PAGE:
In George Stewart’s novel Earth Abides, set in the 1940s, the Berkeley geography student Isherwood returns from a mountain hut where he has spent several weeks in isolation to observe nature, only to find his hometown deserted. He gathers from the newspaper that the town’s and indeed the world’s population has been wiped out by a mysterious virus that has somehow spared him. Little by little, he finds other survivors and a small community takes shape. Ish is worried that the new generation may become parasitic on the ruins of the New World without creating anything new. Obsessed by the fear that the vast body of world knowledge will be dispersed, Ish jealously protects the university library that preserves what he considers to be sacred books.
Starting from the premise that the end of the world is near and that, as in Stewart’s book, humans and their manufactured products are doomed to a more or less slow oblivion, the workshop for second-year students run by Jennifer Fréville, together with the teachers Olivier Dumont and Emmy Dutour, at the Lycée Raoul Follereau aimed to create a collective work that would pull together the memory of the world. Not an encyclopedic memory, but a fragmentary, partial one. Students thought about what they would like to pass on to future generations. What are the memories that humanity should preserve? What must not be forgotten?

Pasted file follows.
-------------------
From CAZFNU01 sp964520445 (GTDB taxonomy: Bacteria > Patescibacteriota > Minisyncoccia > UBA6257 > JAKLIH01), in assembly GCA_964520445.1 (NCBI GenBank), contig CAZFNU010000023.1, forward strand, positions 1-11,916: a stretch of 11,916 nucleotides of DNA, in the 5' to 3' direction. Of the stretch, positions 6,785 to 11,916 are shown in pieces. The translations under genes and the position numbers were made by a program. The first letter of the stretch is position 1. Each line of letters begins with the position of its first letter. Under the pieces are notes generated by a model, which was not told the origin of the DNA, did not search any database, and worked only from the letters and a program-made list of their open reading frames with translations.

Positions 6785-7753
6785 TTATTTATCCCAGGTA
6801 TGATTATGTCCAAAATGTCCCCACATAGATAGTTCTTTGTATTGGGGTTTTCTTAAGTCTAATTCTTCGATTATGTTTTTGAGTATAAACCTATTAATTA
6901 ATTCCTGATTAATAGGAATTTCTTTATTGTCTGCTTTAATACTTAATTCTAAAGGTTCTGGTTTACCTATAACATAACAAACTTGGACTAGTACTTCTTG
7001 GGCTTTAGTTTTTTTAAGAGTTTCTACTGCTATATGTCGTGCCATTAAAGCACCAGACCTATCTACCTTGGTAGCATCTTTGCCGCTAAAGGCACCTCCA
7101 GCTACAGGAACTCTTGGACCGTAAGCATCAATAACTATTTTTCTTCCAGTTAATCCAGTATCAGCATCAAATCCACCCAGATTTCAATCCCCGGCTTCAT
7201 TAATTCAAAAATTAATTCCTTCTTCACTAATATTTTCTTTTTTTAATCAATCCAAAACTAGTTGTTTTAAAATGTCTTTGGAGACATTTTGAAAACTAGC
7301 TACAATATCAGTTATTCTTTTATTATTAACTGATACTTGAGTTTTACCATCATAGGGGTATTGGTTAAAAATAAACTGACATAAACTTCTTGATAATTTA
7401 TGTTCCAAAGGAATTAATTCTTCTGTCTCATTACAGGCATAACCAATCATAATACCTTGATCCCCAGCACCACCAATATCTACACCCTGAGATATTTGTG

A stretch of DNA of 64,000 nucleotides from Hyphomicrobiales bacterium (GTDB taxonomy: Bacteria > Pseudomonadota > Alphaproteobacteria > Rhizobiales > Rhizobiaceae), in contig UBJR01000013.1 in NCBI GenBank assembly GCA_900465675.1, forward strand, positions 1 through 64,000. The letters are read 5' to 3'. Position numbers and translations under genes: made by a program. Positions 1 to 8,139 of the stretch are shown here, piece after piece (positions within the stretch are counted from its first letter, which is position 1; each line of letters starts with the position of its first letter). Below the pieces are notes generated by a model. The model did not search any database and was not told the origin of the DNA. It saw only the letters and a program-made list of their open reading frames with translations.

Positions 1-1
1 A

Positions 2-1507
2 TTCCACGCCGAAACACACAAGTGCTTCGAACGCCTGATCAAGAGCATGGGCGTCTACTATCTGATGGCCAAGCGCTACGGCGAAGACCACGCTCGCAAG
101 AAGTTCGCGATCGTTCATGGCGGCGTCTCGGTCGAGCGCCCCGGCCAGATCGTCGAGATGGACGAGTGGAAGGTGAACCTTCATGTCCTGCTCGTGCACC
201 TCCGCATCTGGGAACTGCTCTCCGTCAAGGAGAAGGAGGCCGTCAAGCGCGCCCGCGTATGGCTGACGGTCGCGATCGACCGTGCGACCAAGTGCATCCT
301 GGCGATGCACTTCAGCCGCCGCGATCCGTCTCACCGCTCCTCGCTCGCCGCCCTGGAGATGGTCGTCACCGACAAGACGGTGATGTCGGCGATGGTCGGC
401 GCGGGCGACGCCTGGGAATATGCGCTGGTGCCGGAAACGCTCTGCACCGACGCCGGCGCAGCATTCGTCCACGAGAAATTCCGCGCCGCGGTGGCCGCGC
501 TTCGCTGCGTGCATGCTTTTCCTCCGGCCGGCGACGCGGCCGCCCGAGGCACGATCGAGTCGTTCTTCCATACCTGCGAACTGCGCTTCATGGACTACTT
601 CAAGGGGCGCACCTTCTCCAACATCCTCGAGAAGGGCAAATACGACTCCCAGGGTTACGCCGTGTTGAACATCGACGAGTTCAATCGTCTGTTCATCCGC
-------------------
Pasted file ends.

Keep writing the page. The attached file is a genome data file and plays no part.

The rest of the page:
Popular and technical cultures hold the same status as erudite culture, challenging a value system which would become obsolete, should this fiction become reality.
TEOTWAWKI brings together in the school’s cultural room all the student’s creations in a total installation that is half-laboratory, half-Wunderkammer.
The project was part of the exhibition « Traucum ».